What are the symptoms of Computer Vision Syndrome?
Well, there are two main symptoms of computer vision syndrome with a spectrum.
The symptom of the eye feeling dry.
The first symptom of computer vision syndrome is a feeling of the eye being dry, the eye feeling tired, the eye feeling gritty. And this, typically, progresses as the day goes on. So in the morning, when the eyes have been shut at night, our patients wake, their eyes are comfortable, and they’re happy. They go to work, or they look at their tablets, or they’re busy on their mobile phones, or they’re busy with the PlayStations and gaming. They’re not blinking and the eyes are becoming dry. They don’t blink so the eyes become progressively dry. So the principal symptom of computer vision syndrome is that feeling of a dry eye and tiredness. Now, interestingly, it may be that the symptoms don’t occur while using the computer screen, but occur when they go home in the evening. Because throughout the eye… Throughout the day, rather, the eye has been drying and it’s only in the evening then that the symptoms occur.
So patients will say, or some of them will say, I’m fine when I’m at work, but in the evening, I can’t wait to get my contact lenses out. I just can’t wear my contact lenses for as long as I used to. I used to be able to wear them all day. Now, as soon as I get home, I have to take them out. But if you ask them how they are at weekends, they say it’s much better at weekends. Or how are you on holiday? Oh, I can wear my contact lenses all day. So computer visions syndrome symptoms don’t always occur when using the computer, but often later in the day.
The symptom of disturbance of vision.
The other principal symptom is visual disturbance. So in order to see clearly, we need a healthy tear film and that tear film needs to be uniform. It shouldn’t be like drizzle on a car windscreen because we can’t see through the drizzle. And when we put the windscreen wipers on, in other words when we blink, we smooth out the tear film.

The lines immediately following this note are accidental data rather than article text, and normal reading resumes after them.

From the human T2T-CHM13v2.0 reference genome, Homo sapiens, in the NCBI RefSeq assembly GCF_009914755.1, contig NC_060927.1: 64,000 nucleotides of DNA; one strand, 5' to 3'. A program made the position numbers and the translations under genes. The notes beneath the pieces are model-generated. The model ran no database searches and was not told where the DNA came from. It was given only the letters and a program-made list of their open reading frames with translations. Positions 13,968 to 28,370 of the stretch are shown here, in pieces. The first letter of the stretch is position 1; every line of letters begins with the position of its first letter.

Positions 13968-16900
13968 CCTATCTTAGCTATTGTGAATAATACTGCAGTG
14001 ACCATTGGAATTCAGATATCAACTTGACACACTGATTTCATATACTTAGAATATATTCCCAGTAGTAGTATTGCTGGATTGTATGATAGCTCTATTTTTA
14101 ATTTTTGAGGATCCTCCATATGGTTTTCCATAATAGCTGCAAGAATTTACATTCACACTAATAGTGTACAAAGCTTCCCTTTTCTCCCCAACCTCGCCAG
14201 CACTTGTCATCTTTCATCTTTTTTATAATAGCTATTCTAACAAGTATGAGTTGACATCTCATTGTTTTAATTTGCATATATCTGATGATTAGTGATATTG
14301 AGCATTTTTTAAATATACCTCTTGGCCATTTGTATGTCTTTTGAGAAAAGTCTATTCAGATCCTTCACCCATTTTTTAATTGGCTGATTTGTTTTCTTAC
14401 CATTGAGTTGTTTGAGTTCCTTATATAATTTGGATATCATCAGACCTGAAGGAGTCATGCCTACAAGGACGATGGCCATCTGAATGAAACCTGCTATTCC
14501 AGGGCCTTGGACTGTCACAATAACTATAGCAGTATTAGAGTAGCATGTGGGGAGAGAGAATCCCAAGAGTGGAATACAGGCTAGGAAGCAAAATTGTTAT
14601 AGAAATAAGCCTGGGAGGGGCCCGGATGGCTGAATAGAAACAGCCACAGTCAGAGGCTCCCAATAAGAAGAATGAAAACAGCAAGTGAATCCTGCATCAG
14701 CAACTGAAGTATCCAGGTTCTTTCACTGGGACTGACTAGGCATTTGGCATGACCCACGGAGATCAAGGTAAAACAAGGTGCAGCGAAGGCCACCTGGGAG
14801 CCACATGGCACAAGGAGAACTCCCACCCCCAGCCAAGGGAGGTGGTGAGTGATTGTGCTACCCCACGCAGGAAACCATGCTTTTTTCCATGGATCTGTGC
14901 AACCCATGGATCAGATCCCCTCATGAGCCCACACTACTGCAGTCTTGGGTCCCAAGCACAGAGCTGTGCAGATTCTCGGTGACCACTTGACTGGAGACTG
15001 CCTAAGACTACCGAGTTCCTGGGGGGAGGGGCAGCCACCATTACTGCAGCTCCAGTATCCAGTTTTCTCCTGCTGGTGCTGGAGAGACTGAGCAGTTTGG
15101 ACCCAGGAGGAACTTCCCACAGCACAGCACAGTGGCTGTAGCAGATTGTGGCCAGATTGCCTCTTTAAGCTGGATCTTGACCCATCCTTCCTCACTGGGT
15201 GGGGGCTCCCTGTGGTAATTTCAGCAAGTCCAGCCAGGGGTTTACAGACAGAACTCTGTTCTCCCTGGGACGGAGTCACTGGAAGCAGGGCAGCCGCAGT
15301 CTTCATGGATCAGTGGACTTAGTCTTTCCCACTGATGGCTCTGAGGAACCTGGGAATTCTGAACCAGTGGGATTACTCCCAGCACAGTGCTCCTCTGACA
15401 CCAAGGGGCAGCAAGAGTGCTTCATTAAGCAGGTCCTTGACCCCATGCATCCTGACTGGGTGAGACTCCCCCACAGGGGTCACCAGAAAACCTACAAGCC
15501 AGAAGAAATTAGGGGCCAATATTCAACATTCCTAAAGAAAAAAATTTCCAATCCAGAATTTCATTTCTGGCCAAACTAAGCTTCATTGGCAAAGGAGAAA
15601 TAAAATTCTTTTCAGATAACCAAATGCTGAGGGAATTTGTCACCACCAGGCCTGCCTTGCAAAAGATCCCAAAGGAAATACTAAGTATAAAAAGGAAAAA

But if the eye’s been chronically dry because all day long we haven’t been blinking, patients will describe their vision as fluctuating. So sometimes it’s clear, sometimes it’s not. And that will depend on how well they’re blinking, how engaged they are with the screen, or their tablets, or the gaming. So fluctuating vision is a very common symptom of computer vision syndrome as is blurred vision, particularly towards the end of the day.
But the blurring of vision may also be after they’ve used the screen and in the evening when they’re relaxing and they’re chilling down. And some people even resort to reading glasses when they don’t really need them because they can’t see properly because of the dry eye associated with computer vision syndrome.
But simple reading glasses will magnify that blurred image so all they’re seeing then is a magnified blurred image. It’s not that they need reading glasses, they need their computer vision syndrome treating with education and artificial teardrops rather than reading glasses. But people’s first thought is often, I can’t see close print anymore, I’ll get some reading glasses. So there’s a real rug bag of symptoms associated with computer vision syndrome.
About the Author
Mr Robert Morris
BSc(Hons), MB BS (Hons), MRCP, FRCS, FRCOphth
Consultant Ophthalmic Surgeon
Robert Morris trained at St Bartholomew’s Hospital part of the University of London. He graduated with Honours in his final examinations. Robert completed his post-graduate ophthalmic training at the renowned units in Oxford Eye Hospital and London’s Moorfields Eye Hospital. Within the NHS, he has had a high volume cataract surgery practice and performed over 12,000 cataract procedures. He has an interest in squint surgery and is a national expert in this field. In addition to his NHS work, Robert manages a successful independent private practice. He continualy updates his training to keep abreast with the latest technology and techniques in refractive surgery.